2. Static Position Size:

In the second school of thought you will always buy a set dollar amount (or a set percentage of your assets if you prefer to use percentages instead) worth of stock. In other words you will always buy $10,000, or always buy $20,000 worth of stock regardless of the price/characteristics of the stock. This is similar to the first method except for a couple key differences. First, in this model generally speaking lower-priced stocks are going to be more risky since buying a large position of a cheap stock will require your risk tolerance to be extremely tight, most likely too tight, in order to keep risk low.

Consider a static position size of $20,000 on every trade: If you buy $20,000 worth of a $1 stock you'll own 20,000 shares. Even a one penny tick against you will cost you $400 assuming you sell across a 1 cent spread to exit the position, so being stopped out is very likely. If you want to keep your probability high, you’re probably going to have to risk at least a few pennies to allow the stock to “breathe”. By the same token if you buy a $20,000 position of a $100 stock your share size is only 200 shares. On this trade you have a much better chance of being right since you can let the $100 stock fluctuate $1-2 per share for the same amount of risk. While $100 stocks generally will have much larger fluctuations than $1 stocks, you’re still not going to be required to nail your entry to the exact penny on the more expensive stocks.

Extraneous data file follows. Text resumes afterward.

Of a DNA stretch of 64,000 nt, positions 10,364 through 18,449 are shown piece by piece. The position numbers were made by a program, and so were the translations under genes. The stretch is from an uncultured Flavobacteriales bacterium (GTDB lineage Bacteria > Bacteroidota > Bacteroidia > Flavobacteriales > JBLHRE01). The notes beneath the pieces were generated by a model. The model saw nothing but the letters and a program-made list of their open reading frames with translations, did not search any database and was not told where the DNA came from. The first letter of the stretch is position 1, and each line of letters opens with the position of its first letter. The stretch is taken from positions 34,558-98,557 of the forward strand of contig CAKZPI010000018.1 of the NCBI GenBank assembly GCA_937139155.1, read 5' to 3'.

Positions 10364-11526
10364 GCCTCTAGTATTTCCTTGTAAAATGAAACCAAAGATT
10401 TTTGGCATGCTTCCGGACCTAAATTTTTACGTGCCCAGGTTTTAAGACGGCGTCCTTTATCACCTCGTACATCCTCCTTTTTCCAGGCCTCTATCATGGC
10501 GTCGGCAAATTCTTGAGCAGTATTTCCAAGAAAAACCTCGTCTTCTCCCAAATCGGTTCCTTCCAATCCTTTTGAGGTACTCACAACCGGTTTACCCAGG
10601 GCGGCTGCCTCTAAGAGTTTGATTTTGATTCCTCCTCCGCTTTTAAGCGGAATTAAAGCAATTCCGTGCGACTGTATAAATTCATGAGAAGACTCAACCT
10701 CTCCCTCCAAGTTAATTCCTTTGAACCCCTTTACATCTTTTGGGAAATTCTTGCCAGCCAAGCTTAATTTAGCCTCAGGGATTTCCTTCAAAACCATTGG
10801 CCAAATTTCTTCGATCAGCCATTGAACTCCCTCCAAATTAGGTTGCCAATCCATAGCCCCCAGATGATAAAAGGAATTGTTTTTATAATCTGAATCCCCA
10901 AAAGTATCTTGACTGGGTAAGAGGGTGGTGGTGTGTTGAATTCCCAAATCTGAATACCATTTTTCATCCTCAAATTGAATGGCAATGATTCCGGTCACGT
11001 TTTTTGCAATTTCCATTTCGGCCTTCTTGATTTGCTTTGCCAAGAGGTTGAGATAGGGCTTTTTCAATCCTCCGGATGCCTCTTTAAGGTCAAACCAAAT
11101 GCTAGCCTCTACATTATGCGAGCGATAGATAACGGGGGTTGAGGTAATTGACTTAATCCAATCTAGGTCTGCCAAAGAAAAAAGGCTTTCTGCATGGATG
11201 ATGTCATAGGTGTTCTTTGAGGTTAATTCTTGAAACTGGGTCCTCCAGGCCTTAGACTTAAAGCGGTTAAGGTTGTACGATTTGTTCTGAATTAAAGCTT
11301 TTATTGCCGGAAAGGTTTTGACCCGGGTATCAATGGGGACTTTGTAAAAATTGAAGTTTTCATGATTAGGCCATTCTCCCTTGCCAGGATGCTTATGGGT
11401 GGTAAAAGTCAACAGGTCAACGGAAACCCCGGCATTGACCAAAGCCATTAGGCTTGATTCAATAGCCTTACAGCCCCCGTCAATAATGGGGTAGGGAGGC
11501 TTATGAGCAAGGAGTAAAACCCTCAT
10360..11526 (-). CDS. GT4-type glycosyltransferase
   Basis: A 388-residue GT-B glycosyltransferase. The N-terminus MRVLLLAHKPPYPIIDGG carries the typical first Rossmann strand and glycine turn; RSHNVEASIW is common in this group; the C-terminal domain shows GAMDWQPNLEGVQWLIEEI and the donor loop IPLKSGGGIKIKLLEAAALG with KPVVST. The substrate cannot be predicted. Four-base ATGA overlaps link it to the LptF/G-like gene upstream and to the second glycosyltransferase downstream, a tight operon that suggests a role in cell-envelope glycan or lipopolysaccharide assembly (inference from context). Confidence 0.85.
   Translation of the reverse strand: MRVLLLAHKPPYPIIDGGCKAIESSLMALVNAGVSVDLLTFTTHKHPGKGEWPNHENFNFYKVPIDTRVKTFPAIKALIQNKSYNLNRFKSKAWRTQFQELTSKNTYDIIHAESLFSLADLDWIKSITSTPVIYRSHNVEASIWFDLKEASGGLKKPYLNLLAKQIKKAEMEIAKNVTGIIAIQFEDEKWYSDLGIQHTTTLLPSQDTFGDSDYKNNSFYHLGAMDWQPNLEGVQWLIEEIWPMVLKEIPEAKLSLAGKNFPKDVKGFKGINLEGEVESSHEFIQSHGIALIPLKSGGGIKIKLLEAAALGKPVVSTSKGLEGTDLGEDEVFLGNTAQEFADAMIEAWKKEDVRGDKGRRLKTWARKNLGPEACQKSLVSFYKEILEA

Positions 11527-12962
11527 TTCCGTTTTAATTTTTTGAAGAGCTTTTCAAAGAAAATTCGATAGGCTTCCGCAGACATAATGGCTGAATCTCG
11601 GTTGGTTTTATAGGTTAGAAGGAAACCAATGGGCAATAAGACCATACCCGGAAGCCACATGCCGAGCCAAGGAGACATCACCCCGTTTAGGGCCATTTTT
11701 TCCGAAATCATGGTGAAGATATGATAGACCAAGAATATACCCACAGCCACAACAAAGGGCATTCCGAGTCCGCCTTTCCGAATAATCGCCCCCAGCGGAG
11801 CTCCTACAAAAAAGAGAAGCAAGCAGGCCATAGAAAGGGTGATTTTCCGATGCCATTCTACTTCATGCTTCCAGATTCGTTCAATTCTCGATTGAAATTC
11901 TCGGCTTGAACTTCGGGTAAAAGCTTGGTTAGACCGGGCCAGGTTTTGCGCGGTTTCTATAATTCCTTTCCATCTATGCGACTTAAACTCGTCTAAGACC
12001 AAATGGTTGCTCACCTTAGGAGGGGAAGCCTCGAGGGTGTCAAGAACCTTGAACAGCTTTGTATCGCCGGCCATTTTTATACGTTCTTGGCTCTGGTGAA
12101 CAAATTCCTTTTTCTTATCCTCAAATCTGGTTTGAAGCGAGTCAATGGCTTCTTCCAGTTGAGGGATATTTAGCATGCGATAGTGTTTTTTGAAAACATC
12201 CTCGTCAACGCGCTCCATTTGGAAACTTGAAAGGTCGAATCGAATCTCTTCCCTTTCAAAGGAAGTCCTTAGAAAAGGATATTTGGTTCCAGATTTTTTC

So in the end, with a static position size the cheaper stocks will be more risky and lower probability, while the more expensive stocks will be higher probability and lower risk. Of course, the caveat is that where there is lower risk there is lower reward and also this school of thought, unlike the one above does not consider the nature of the stock at all (in other words it doesn’t consider the fact that there are some $100 stocks which may have a $20-30 intraday range and some $1 stocks on which you may actually be able to get away with a 1 cent stop loss).

3. Static Risk Amount:

The third school of thought on position sizing requires a lot more judgement on your behalf and will be more difficult for traders without a lot of experience and screen time. In this model you will attempt to keep your risk to a static amount (Say $100 or $200, or some percentage of your account value) on every trade by looking at the fluctuations in the chart and adjusting position size accordingly. For example, you might see a $100 stock and realize that you can’t get away with a 10 cent stop because the stock is expensive and seems to be fluctuating/oscillating 75 cents up and down, so in order to keep risk to $100 you buy only 50 shares and risk $2/share to make $6/share. On a cheaper stock, say a $1 stock that requires a five cent stop loss, you’ll buy 2000 shares in order to keep the same $100 risk.